In other news, I almost hesitate to say it, in case it falls through, but we may soon have a real family pet (and not just an ant farm–which the children made yesterday with their very creative babysitter). I won’t say more … yet. But excitement is high, and I include the parents in that too.

On yet another note, one small soccer observation. I’ve figured out that there’s one really simple way to be part of a team: show up. I’ve noticed that as the season has gone on, I’ve gained affection for those teammates who arrive every week, ready to try their hardest, regardless of skill level. That said, I’m hoping to continue to improve my skills, even while I recognize more and more what my weaknesses are (that’s a good thing, right? I mean recognizing weaknesses?). I’m considering looking to play indoor this winter. I hate getting beat up on the field, but I actually love the game itself; so the game is winning out, at least so far. I want to play it, I enjoy playing it, I enjoy talking strategy after the game, and I enjoy visualizing how I can get better at it.

Finally, I participated in a project this week called For the Love of It. I’ll let you know when it’s up, with more behind-the-scenes info then. (I’ve gotten used to being on the other side of the camera/questions, so this felt a little strange.)

And now, I’m off to write — fiction. Which you know I’m doing for the love of it. And that’s a pretty awesome reason to do anything (see all of the above).

A quiet little Sunday

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roller blading, before and after

Hot, quiet, humid. That’s our Sunday. Looked like rain. Did not rain. One soccer game still on the menu (mine). Though need bread, have not baked bread; see hot, humid. Can’t bear the thought of turning on the oven.

Today, I’ve spent several hours getting to know my new photo editing software. View experiments above.

Also wrote a new short story this weekend — fiction!!! My first attempt since writing the last of The Juliet Stories (which, a very few of you may be interested in knowing, was “She Will Leave a Mark” from the first section.) It felt like breathing or something. Essential, natural.

Oh, and I have to post a link to this truly amazing review, by a book blogger called Buried in Print. Quite enough to swell the head, methinks, so I’ll only read it once.

A happy work day

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This morning I blogged that one of the awesome things about doing interviews this week is meeting people in their air conditioned office spaces. And, okay, admittedly, that is pretty sweet, as I sit here at my own desk in a room that is pushing 90 degrees F.

But that’s not actually the best part.

The best part is meeting people — and the conversations themselves.

Here is the benefit of being an observer: the world is endlessly fascinating. There is always more to learn. There are different approaches to problems, different enthusiasms, different values, different organizational systems, different social approaches, and I could go on and on. I must say I had no inkling of how absorbingly interesting it would be to conduct interviews — the research part of my job. I was thinking of it as a necessity, I guess, a means to an end, the end being the writing itself. And truth be told, I was ever so slightly intimidated by the thought of asking strangers personal questions.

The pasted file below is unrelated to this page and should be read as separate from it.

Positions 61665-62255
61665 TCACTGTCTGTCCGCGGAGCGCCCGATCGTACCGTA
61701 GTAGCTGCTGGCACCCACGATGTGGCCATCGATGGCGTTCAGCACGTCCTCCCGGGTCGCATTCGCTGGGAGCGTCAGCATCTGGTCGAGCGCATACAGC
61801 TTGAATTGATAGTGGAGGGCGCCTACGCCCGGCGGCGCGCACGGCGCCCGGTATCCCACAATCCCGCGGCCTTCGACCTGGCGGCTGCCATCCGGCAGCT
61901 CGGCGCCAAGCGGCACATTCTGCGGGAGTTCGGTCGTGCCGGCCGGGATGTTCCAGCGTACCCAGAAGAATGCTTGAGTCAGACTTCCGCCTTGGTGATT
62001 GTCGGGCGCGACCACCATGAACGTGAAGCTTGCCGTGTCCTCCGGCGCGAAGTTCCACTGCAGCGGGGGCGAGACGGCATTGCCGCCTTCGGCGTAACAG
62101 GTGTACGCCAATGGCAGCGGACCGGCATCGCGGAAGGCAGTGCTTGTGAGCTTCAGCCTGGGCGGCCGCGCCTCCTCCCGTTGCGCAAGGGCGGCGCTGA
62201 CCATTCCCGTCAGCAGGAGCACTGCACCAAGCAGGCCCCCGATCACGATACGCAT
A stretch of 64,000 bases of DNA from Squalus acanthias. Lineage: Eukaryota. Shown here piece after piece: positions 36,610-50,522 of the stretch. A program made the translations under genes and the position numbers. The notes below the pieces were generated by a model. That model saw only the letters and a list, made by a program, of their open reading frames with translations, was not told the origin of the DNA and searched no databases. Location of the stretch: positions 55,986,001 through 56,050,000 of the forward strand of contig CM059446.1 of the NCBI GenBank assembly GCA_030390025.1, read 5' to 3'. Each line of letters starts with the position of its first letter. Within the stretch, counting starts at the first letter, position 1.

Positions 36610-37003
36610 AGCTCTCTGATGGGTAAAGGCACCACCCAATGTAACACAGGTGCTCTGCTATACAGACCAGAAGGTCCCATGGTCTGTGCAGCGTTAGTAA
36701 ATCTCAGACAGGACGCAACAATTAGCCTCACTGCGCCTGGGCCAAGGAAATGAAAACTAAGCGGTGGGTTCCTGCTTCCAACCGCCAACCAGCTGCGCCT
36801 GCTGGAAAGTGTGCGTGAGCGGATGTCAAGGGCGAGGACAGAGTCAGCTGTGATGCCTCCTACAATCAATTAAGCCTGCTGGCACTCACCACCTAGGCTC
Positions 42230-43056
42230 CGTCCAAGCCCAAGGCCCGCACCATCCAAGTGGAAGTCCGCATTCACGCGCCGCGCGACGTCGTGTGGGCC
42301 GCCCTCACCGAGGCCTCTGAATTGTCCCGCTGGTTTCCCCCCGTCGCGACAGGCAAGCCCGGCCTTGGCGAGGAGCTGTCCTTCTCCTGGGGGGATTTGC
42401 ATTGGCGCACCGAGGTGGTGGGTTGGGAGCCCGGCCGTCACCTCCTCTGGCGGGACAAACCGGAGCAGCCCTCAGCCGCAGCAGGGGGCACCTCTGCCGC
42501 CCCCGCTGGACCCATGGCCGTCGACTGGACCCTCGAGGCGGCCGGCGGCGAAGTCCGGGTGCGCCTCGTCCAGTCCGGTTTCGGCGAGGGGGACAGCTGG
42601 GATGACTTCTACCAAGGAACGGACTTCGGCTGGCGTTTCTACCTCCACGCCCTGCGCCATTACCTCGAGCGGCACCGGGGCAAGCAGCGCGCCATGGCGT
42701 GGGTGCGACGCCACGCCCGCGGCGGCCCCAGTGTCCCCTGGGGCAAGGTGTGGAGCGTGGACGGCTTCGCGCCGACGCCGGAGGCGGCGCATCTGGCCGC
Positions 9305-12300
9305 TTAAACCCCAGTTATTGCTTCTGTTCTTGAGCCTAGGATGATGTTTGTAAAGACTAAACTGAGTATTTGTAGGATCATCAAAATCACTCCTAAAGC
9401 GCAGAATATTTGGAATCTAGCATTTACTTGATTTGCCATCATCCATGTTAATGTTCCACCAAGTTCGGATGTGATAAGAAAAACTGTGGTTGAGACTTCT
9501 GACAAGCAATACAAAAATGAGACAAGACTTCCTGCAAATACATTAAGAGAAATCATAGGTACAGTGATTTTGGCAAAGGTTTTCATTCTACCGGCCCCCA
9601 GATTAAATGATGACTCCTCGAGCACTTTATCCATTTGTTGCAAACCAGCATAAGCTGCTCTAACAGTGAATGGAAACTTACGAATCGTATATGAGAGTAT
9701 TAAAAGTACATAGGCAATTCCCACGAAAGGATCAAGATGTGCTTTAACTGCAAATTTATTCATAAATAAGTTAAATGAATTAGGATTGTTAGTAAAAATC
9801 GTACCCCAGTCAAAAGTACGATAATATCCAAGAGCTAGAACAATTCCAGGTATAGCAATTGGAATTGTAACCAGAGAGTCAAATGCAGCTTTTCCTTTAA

But the more work I’ve done, the more I appreciate the privilege of getting to ask questions. To focus my energy entirely on someone else’s interest or cause or life’s work or story or niche area of expertise. It’s a real gift to get to listen. And it’s proving to be a bigger piece of the writing-for-money puzzle than I initially bargained on. Yes, communicating the end story is hugely important, but the end story can’t exist without first going through the process of trying to understand a subject in-depth.

I know. This all sounds very obvious.

Perhaps what has me most happy, on this extraordinarily warm Friday afternoon, is the discovery that I’m really enjoying the work I’ve chosen to do — the work for money, I mean. There is such variety in it. I love variety! I’m a serial enthusiast by nature; this is kind of the perfect outlet for those instincts.

One more unexpected and happy discovery: The work itself feels very genuine, even though the situation is by its nature contrived — by which I mean, I’m writing stories that have been assigned to me, about people I wouldn’t ordinarily get to sit down and talk to. But the conversations don’t feel contrived or artificial. (My hope is that the people I’m interviewing feel the same way too.)

It’s been a good first week of the summer holidays. And I capped it off by dropping in at my local Chapters, in my other guise as fiction writer, and signing their stock of Juliet Stories. The girl was so super-friendly, it made my day.

Next up: soccer sidelines, and a picnic supper.

Life without air conditioning

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It’s too hot to blog. I’m fairly sure it’s too hot to think clearly, though that would be regrettable given that it is my primary source of income. I find my brain drifting off before reaching the end of a sentence, asking, huh? What was that?

This week I’m doing interviews with several local entrepreneurs. It’s been fascinating so far. Best of all, they work in air conditioned environments. I’m being facetious. Which is probably ill-advised. Blame the heat.

I do not work in an air conditioned environment.

Here’s a little story: on Wednesday, I took the kids to a place called Herrles, which sells local veggies and fruits and baked goods, and is slightly out of town, and therefore requires a bit of a drive. It was rush hour and took longer than usual. But was I grumpy about the situation? I was not. Because with the air conditioning blasting, we’d found ourselves a brief and happy reprieve.

Last fall, we learned that our home’s central air conditioner, which we only used in desperate situations anyway, was broken and not worth repairing. We have not replaced it. And even though I only ever used it with a great deal of guilt and angst, I miss knowing it’s there if the kids can’t sleep (or we can’t sleep).

Maybe we’re all becoming acclimatized, and will therefore perform better at events like roasting hot soccer tournaments and long distance runs. Maybe.

Or maybe my brain has officially lost the will to reason.